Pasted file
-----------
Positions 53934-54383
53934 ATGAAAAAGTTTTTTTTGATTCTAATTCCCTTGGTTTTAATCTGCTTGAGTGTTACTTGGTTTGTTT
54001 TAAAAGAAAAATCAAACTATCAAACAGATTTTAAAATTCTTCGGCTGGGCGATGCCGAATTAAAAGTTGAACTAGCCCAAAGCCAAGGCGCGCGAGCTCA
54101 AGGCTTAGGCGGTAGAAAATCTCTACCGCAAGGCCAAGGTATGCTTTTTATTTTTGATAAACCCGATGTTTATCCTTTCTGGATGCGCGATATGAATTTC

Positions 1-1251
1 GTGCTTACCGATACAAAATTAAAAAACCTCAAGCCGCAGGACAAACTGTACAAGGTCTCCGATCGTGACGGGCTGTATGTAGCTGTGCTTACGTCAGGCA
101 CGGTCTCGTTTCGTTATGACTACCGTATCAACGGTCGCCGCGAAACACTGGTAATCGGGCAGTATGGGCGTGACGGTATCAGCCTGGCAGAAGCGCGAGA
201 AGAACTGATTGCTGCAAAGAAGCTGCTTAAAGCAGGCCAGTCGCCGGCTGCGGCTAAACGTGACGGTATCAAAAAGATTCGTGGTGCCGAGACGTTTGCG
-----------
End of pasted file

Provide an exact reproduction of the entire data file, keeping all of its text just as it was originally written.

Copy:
Positions 53934-54383
53934 ATGAAAAAGTTTTTTTTGATTCTAATTCCCTTGGTTTTAATCTGCTTGAGTGTTACTTGGTTTGTTT
54001 TAAAAGAAAAATCAAACTATCAAACAGATTTTAAAATTCTTCGGCTGGGCGATGCCGAATTAAAAGTTGAACTAGCCCAAAGCCAAGGCGCGCGAGCTCA
54101 AGGCTTAGGCGGTAGAAAATCTCTACCGCAAGGCCAAGGTATGCTTTTTATTTTTGATAAACCCGATGTTTATCCTTTCTGGATGCGCGATATGAATTTC

Positions 1-1251
1 GTGCTTACCGATACAAAATTAAAAAACCTCAAGCCGCAGGACAAACTGTACAAGGTCTCCGATCGTGACGGGCTGTATGTAGCTGTGCTTACGTCAGGCA
101 CGGTCTCGTTTCGTTATGACTACCGTATCAACGGTCGCCGCGAAACACTGGTAATCGGGCAGTATGGGCGTGACGGTATCAGCCTGGCAGAAGCGCGAGA
201 AGAACTGATTGCTGCAAAGAAGCTGCTTAAAGCAGGCCAGTCGCCGGCTGCGGCTAAACGTGACGGTATCAAAAAGATTCGTGGTGCCGAGACGTTTGCG